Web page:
NalandaWay was started with a staunch belief in art as a healing and learning medium. Through dance, music, visual arts, theater and films we work with children to find their voice, express through art and think for themselves. Our interventions have helped the kids to develop self confidence to be masters of their lives. Follow our chronicles and be a part of this amazing journey.
Recently, a colleague and I were on our way to a Government school in the northern fringes of Chennai. The neighborhood was infamous for gangsters and violence. It was two in the afternoon, but a wine shop at the entrance of the street leading to the school was bustling with business. As soon as we got inside the school, we were greeted with a thick smell of urine.
Twenty five children from this school had attended our 4 day residential art camp, ‘Kanavu Pattarai’ a month earlier. A ‘workshop of dreams’ in Tamil, Kanavu Pattarai helps children rekindle their sense of wonderment, inquisitiveness, curiosity and awe. The programme is a four day residential camp organized for disadvantaged children between the ages of 13-18. Students are trained by our facilitators in a variety of applied theatre forms like advanced role-play, improvisation, creative games and exercises, and storytelling.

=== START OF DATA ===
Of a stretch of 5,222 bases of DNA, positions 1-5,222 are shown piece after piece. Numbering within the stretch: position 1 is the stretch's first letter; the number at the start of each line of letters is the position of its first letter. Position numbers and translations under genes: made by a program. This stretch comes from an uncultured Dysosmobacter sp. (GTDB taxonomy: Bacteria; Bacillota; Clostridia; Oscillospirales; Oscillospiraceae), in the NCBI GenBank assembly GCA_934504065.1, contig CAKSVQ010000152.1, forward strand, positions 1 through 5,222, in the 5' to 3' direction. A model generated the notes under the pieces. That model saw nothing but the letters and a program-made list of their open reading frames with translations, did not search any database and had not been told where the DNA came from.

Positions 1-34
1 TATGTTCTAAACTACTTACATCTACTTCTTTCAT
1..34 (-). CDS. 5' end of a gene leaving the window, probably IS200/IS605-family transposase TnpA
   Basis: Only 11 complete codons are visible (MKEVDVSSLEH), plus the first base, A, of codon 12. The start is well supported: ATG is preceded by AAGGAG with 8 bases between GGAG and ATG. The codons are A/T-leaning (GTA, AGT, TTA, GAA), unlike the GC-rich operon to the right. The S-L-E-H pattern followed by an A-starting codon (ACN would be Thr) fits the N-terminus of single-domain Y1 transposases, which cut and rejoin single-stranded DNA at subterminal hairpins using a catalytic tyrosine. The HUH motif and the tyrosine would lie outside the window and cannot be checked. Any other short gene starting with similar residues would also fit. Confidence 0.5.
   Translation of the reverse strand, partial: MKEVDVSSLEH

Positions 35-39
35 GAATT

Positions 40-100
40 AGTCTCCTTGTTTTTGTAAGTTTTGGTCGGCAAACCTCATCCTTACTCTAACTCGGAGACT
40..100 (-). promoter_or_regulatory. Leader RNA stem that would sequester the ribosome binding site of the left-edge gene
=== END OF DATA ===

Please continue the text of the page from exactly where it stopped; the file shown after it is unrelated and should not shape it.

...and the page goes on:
We wanted to meet the kids, their parents and teachers to understand if our camp had made any difference. After an hour of conversations with children and teachers, we did feel slightly reassured that our efforts had not gone in vain.
It was time to meet the parents and only two mothers had turned up. My colleague inquired if they saw any changes in their kids’ behaviour. One of the mothers remained silent but nodded along to all the questions while the other lady was talkative and open about her observations. The chatty lady looked prosperous compared to the quiet person. But the latter finally opened up.
“Ours is a very poor family,” she said.
“My husband and son do not work and I sell vegetables on the street to earn money. I have never been to a school, but my daughter is very smart and beautiful. I have always wanted the best for my kids, but with the money that I bring home, I can hardly make them rice once a day.”
“But that day she came running to me after the camp. She looked so excited and happy. She announced that she had eaten payasam, ice cream, biriyani, potato roast, cream biscuits and so much more at the camp,” and the lady started crying.
We let her cry. Her tears had more answers than what we wished for.
Food and refreshments constitute a major portion of the costs that are required to run these camps. Why don’t you make a small contribution to make this camp an experience that these children would remember for a lifetime?